Our verdict of the Roku Premiere:
Slick, smooth, and speedy — the Roku Premiere is an incredible device for such a low price. While it has minor niggles, with such a large choice of apps in such a compact package, this is an amazing media streamer with 4K capabilities at an unmissable price.
The media streamer market is at saturation point, with multiple devices available from all the big names. There’s Apple TV, Amazon Fire sticks and boxes, Android TV units, and Google Chromecast.
And then there’s Roku. With a couple of devices to choose from, their budget Roku Premiere is particularly interesting. It costs under $50, streams 4K video, and seems to have an app for every service you can think of, and quite a few you can’t.
But does the Roku Premiere deliver on the performance promised on the box?
We’ve teamed up with Plex to offer a fantastic giveaway bundle to one lucky reader, consisting of a Roku Premiere, HD HomeRun Connect Duo TV-tuner, indoor antenna, and LIFETIME Plex Pass! You’ll find the entry widget at the end of this review, and the bonus code in the video. Good luck!
Unboxing the Roku Premiere
In the box, you’ll find the Roku Premiere (3920 model), USB cable, power adapter, and a surprisingly short HDMI cable. Also in the box is an IR remote control (Wi-Fi fans can use the mobile app), featuring pre-set channel shortcut buttons (including Netflix) and two AAA batteries. Along with a brief set-up guide, an adhesive strip is also included.
All of this is wrapped up in an orange box that promises much: “4K & HDR streaming made easy” and a bunch of free and subscription services. If you have 4K content, a suitable internet connection, and a TV with the requisite HDCP 2.2 compliant HDMI port, you’ll get 4K. Otherwise, the Roku Premiere is perfect for standard 1080p content, too.
Roku Premiere Specification
On the face of it, the Roku Premiere is incredibly unimpressive. It’s a small plastic slab, measuring 3.30 x 1.40 x 0.70 inches and weighing just 1.28 ounces. On the back is a single micro-USB power port and a single HDMI port. You’ll also find a small reset button, accessed using a pin.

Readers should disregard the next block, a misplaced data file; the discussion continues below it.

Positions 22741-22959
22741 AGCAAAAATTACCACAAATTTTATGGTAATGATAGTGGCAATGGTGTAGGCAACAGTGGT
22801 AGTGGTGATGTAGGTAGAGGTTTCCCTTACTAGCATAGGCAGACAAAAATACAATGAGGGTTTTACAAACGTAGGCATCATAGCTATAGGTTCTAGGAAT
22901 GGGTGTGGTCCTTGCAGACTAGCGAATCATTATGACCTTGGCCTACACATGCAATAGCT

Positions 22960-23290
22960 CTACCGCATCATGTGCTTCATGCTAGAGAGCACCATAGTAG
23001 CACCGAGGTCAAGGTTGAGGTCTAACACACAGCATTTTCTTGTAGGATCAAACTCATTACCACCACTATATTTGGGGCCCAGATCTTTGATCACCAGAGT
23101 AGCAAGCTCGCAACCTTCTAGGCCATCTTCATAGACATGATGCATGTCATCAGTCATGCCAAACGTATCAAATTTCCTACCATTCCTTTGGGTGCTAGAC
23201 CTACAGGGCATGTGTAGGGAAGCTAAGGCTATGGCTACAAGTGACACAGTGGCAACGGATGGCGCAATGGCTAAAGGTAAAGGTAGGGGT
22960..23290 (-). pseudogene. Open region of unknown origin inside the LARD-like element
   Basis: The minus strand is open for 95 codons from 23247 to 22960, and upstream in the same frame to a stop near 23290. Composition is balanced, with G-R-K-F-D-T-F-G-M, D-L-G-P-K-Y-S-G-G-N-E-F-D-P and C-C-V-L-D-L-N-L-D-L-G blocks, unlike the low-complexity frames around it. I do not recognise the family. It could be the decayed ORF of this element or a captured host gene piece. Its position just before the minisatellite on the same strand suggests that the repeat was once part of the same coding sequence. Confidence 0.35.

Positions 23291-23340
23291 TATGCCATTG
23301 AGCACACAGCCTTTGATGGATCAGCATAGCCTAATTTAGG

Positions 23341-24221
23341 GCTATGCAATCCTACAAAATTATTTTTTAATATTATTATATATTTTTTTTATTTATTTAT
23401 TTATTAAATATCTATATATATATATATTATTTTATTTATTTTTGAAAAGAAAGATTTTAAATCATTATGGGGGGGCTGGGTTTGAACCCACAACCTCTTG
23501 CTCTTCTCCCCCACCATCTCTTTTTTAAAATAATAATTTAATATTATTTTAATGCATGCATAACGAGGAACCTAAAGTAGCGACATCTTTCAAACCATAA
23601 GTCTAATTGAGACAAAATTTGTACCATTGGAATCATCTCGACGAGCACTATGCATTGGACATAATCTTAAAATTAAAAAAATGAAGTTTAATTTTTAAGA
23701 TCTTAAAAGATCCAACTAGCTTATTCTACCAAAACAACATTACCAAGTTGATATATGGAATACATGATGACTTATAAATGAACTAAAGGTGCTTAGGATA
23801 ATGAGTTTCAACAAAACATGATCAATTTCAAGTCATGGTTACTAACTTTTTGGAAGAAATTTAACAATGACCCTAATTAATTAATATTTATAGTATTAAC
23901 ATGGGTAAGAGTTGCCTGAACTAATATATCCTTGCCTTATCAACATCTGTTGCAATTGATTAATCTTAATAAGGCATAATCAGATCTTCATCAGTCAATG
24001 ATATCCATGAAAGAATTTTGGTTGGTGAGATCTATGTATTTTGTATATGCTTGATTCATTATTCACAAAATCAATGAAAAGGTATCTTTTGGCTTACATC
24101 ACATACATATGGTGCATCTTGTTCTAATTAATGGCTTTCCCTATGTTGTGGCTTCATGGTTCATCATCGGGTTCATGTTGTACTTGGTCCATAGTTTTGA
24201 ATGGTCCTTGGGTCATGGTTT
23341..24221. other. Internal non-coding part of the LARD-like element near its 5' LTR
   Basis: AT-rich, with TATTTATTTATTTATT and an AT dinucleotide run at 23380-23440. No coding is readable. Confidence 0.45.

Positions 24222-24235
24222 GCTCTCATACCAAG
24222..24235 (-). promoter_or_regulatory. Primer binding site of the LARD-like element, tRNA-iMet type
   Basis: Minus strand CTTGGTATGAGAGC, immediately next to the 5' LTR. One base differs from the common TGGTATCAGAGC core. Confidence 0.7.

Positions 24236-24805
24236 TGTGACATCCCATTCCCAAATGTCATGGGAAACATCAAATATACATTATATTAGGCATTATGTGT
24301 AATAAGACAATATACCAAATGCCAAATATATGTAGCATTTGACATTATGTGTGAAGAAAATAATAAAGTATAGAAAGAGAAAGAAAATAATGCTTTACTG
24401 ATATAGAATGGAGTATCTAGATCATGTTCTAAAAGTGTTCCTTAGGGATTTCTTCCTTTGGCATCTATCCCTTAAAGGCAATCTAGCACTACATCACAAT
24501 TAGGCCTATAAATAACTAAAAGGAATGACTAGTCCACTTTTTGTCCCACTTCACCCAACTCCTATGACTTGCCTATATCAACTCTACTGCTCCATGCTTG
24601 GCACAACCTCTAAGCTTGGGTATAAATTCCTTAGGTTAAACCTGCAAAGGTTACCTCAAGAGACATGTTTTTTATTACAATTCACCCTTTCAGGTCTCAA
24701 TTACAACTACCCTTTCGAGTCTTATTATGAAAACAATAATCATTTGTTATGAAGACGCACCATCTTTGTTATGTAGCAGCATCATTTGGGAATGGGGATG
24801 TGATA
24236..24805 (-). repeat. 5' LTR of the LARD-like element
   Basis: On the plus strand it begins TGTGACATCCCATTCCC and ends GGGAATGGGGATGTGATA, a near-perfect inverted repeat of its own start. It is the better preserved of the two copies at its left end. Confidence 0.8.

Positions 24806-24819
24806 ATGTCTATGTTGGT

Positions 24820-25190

For connecting the Roku Premiere to your network, there’s an 802.11bgn single-band wireless chip.
At the heart of the Roku is a quad-core ARM Cortex A53 CPU with 1GB of RAM and 512MB channel storage. There is no microSD card slot with the Roku Premiere.
The device can handle 4K UHD up to 2160p at 60fps, and supports HDR10 and HLG (Hybrid Log-Gamma). Audiophiles can enjoy DTS Digital Surround and Dolby Audio, with Dolby ATMOS pass through over HDMI, and Digital stereo over HDMI.
Can you connect Roku to your TV? Well, if you have an HDTV or greater, you should be fine. The box can stream to standard HDTVs with 1080p, as well as upscaling 720p.
For 4K UHD TVs, the Roku streams up to 2160p at 60fps (3840×2160) with up-scaling from 720p and 1080p. For this, the 4K TV should have an HDMI input that supports HDCP 2.2. The Roku Premiere can also stream at HDR10 to 4K UHD HDR TVs, using the same HDCP 2.2 HDMI input.
Note: as most people own a 1080p HDTV, we’ve reviewed the Roku Premiere on such a device.
Setting Up the Roku Premiere
While easy to set up and install, the Roku Premiere comes with a couple of positional challenges.
- How should you power it?
- Where should you place it?
Both are straightforward. The device ships with its own USB power adapter, so if there is a mains electric connection nearby, use this. However, this isn’t always the case. Fortunately, most modern TVs offer a 5V USB power outlet which is ideal for the Roku Premiere.
With the power sorted out, positioning is the next challenge. The Roku Premiere is compact and light enough to be mounted on your TV. It comes with a double-sided adhesive strip to attach the device to the top or bottom of your television. If there is a consistent surface for the adhesive, the Roku Premiere can be reliably attached. Given the length of the HDMI cable, it makes sense to keep the device close to your TV.
Hooking up the Roku Premiere to Wi-Fi is straightforward, as is the entire set up process. You’ll need to set up your Roku account on a PC or tablet, however, in order to activate the device. This is a straightforward process that helps you initialize the Roku for your territory and download the relevant selection of apps. Once this is done you can switch back to the Roku Premiere itself to add channel apps, log in or create new accounts, and prepare for viewing.